Kevin Blecha, M.S.
Adjunct Faculty; Terrestrial Wildlife Biologist, Colorado Parks and Wildlife
Kevin Blecha started in the research field at Kansas State University working on the small mammal, passerine and plant communities of a tall-grass prairie ecosystem. He then transitioned to studying population size and behavior of white-tailed deer, with a stint on measuring the distribution of river otters across a large region. After that, Kevin completed his M.S. graduate work at Colorado State University focusing on puma predation behavior and the landscape selection risk-reward tradeoffs imposed by the wildland-urban interface of the Rocky Mountain Front Range. His current position as an agency (Colorado Parks and Wildlife) terrestrial biologist based here in the Gunnison Basin, he is tasked to monitor various ungulate and large carnivore populations, recommend harvest quotas, and perform other wildlife management and conservation related tasks. He also conduct studies on the movement and distribution of ungulates. His current ecological interests are to improve the understanding of animal behavioral trade-offs and how it translates to the spatial distribution and population dynamics observed on the landscape. Taking this information and successfully applying it to wildlife conservation and management problems is the ultimate reward. His field work involves using telemetry and other observational data to estimate population size/distribution and quantify survival rates/cause-of-death; information that can be used in both agency's population monitoring programs and applied research. He commonly employs integrated population models, survival analysis, resource selection models, movement modeling techniques, species distribution models, agent-based modeling simulations, or various generalized statistical modeling approaches to generate inferences.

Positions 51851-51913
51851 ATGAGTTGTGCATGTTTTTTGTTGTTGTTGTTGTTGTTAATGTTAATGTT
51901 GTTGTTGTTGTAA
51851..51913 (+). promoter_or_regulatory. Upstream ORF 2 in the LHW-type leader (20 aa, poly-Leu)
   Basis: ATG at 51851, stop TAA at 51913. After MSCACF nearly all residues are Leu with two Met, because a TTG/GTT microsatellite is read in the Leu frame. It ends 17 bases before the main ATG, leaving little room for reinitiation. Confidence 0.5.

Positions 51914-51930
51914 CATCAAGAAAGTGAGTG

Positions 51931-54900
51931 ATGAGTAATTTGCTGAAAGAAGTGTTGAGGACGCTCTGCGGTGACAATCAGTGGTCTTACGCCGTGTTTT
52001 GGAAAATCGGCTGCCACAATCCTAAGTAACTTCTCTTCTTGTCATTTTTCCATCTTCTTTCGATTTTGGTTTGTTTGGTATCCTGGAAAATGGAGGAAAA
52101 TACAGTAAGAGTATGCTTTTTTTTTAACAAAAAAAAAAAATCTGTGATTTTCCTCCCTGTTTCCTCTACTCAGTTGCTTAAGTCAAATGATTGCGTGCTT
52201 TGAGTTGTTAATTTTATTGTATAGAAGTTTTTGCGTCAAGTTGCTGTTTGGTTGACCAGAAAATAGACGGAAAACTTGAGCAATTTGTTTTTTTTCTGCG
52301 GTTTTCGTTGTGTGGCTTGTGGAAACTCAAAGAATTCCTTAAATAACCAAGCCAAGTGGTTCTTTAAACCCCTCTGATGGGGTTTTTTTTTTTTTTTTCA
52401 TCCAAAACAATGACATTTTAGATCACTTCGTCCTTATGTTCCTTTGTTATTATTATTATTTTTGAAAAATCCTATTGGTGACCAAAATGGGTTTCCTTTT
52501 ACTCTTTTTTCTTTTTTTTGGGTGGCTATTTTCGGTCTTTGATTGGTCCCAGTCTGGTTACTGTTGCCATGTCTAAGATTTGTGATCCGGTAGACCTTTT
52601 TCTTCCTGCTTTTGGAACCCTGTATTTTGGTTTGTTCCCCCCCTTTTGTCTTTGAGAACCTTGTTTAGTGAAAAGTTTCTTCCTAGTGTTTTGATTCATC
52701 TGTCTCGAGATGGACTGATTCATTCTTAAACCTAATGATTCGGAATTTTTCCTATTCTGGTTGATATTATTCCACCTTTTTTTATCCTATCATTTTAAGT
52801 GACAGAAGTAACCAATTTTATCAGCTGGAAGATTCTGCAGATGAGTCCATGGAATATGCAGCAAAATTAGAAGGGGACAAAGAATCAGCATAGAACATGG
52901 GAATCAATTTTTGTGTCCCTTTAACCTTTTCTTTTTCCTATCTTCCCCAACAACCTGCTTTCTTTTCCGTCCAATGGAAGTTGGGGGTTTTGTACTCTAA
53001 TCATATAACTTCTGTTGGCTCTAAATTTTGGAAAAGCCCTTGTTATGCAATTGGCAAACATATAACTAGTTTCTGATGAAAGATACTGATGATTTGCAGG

Specifically, Kevin has two major research projects that he is currently working on, each if which have several off-shoots:
- A long-term project examining changes in ungulate (mule deer and elk) movement and distribution in response to anthropogenic (i.e., housing development, trail-based recreation, hunting) and natural (i.e., extreme snow fluctuations, bark beetle) changes in the Gunnison Basin.
- A project that is examining the movement, distribution, and disease status of a Rocky Mountain Bighorn herd in the Northern San Juan Mountains, with a focus on the potential interactions with domestic sheep.